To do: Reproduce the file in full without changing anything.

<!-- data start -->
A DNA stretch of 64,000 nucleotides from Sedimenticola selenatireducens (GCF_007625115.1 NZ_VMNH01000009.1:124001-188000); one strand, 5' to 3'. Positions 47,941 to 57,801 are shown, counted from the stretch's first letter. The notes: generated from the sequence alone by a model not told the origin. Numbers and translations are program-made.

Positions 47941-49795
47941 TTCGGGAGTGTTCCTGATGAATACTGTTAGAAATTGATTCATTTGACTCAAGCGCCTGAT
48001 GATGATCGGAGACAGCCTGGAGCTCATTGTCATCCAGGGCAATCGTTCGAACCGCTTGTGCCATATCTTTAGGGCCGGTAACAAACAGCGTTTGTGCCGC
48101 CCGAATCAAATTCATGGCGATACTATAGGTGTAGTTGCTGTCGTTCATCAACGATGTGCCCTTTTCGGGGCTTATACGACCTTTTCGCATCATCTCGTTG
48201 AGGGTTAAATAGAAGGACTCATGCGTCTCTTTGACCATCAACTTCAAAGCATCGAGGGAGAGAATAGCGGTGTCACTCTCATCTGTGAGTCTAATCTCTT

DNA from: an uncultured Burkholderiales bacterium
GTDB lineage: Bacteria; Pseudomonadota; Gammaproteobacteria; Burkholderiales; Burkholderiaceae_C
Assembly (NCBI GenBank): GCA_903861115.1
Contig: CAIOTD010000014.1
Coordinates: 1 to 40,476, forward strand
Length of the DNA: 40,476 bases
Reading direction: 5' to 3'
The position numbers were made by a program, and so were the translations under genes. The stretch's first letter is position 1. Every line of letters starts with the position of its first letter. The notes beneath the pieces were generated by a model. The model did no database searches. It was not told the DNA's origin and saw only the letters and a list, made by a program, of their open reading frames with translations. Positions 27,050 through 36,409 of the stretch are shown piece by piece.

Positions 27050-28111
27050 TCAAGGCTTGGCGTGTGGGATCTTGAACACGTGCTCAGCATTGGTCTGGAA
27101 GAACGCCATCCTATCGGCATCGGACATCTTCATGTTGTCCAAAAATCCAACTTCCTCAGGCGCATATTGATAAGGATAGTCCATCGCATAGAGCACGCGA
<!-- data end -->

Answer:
A DNA stretch of 64,000 nucleotides from Sedimenticola selenatireducens (GCF_007625115.1 NZ_VMNH01000009.1:124001-188000); one strand, 5' to 3'. Positions 47,941 to 57,801 are shown, counted from the stretch's first letter. The notes: generated from the sequence alone by a model not told the origin. Numbers and translations are program-made.

Positions 47941-49795
47941 TTCGGGAGTGTTCCTGATGAATACTGTTAGAAATTGATTCATTTGACTCAAGCGCCTGAT
48001 GATGATCGGAGACAGCCTGGAGCTCATTGTCATCCAGGGCAATCGTTCGAACCGCTTGTGCCATATCTTTAGGGCCGGTAACAAACAGCGTTTGTGCCGC
48101 CCGAATCAAATTCATGGCGATACTATAGGTGTAGTTGCTGTCGTTCATCAACGATGTGCCCTTTTCGGGGCTTATACGACCTTTTCGCATCATCTCGTTG
48201 AGGGTTAAATAGAAGGACTCATGCGTCTCTTTGACCATCAACTTCAAAGCATCGAGGGAGAGAATAGCGGTGTCACTCTCATCTGTGAGTCTAATCTCTT

DNA from: an uncultured Burkholderiales bacterium
GTDB lineage: Bacteria; Pseudomonadota; Gammaproteobacteria; Burkholderiales; Burkholderiaceae_C
Assembly (NCBI GenBank): GCA_903861115.1
Contig: CAIOTD010000014.1
Coordinates: 1 to 40,476, forward strand
Length of the DNA: 40,476 bases
Reading direction: 5' to 3'
The position numbers were made by a program, and so were the translations under genes. The stretch's first letter is position 1. Every line of letters starts with the position of its first letter. The notes beneath the pieces were generated by a model. The model did no database searches. It was not told the DNA's origin and saw only the letters and a list, made by a program, of their open reading frames with translations. Positions 27,050 through 36,409 of the stretch are shown piece by piece.

Positions 27050-28111
27050 TCAAGGCTTGGCGTGTGGGATCTTGAACACGTGCTCAGCATTGGTCTGGAA
27101 GAACGCCATCCTATCGGCATCGGACATCTTCATGTTGTCCAAAAATCCAACTTCCTCAGGCGCATATTGATAAGGATAGTCCATCGCATAGAGCACGCGA